The dynamic element in her theology of humanity is illustrated by statements about human growth and activity and the divine ideal for human beings. God, she said, "works continuously" for human beings and requires them to "work continually" for Him. They "should never rest from doing good," 12 Christians, she said, must experience "constant growth," "constant progress in the divine life," and "continual striving and constant progress" toward "perfection of character." 13

3. Ellen White's theology of sin is discussed here in terms of the disintegrative effects of sin on human beings and her nonpermissive attitude toward sin.

She believed in the diminishing, demeaning effect of sin on human beings: "Through sin, the whole human organism is deranged, the mind is perverted, the imagination corrupted," and "the faculties of the soul" "degraded." 14

Mrs. White understood that, although God was love, in His holiness, He could not tolerate sin. She herself offered no permissiveness of sin what ever: sin of any kind, sin to any degree. The Scriptures take a hard line against sin. So, also, did Ellen White.

4. Redemption was recognized by Ellen White to be the primary element in the meaning of the Cross; redemption rescuing the human being from the guilt and power of sin. But there were other components of meaning in her view of redemption:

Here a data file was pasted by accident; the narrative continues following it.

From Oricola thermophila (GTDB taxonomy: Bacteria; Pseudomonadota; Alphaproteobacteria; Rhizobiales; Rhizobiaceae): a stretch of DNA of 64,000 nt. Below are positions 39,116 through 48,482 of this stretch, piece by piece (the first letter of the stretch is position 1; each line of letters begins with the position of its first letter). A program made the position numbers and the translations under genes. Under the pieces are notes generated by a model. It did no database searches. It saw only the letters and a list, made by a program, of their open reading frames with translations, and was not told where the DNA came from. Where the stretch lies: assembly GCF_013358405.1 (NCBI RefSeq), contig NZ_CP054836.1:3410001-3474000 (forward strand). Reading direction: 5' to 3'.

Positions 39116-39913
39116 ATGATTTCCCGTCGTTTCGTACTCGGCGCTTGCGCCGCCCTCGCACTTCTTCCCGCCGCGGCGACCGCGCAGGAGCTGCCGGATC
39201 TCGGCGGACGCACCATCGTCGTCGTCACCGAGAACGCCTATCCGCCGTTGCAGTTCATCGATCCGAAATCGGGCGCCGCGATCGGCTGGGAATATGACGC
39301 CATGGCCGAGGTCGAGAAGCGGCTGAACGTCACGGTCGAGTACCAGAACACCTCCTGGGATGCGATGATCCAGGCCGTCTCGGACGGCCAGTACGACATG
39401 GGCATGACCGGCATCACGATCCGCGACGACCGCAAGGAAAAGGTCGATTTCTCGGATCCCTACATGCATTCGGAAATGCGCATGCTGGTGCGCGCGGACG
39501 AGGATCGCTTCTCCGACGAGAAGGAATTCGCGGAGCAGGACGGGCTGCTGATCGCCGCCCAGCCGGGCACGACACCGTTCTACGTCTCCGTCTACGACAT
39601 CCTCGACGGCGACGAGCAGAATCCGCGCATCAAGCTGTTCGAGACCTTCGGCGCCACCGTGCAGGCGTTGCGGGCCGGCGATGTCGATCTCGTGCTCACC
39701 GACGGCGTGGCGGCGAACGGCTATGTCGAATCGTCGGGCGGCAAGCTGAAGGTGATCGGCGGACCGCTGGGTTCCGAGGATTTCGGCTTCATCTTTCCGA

She believed that the death of Christ on the cross provided a powerful affirmation of human beings in that it demonstrated incontrovertibly the love of God for them and their value to Him. We can understand these issues far better with reference to the heavy risk inherent in the Incarnation, a risk that Ellen White herself recognized: "Remember that Christ risked all. For our redemption heaven itself was imperiled [sic]." 15 "Could Satan in the least particular have tempted Christ to sin... the hope of the human race would have perished. Divine wrath would have come upon Christ as it came upon Adam. Christ and the church would have been without hope."16

It is clear that, by taking on human nature, Jesus accepted this colossal risk. By accepting this risk He affirmed to human beings the crucial importance of their existence to God, their value to Him, and His love for them. In going to the cross for them He reinforced this affirmation. In commenting on John 3:16, Mrs. White declared that "Thus he [God] showed to the heavenly universe and to the fallen world the value he placed on man." 17

There was also, for Ellen White, a cosmic dimension in the meaning of the Cross. The eternal existence of morally free beings means that, objectively considered, sin is always a possibility. One of the objectives in the great controversy, however, is to guarantee that evil, once eradicated from earth, will never rise again anywhere in the universe.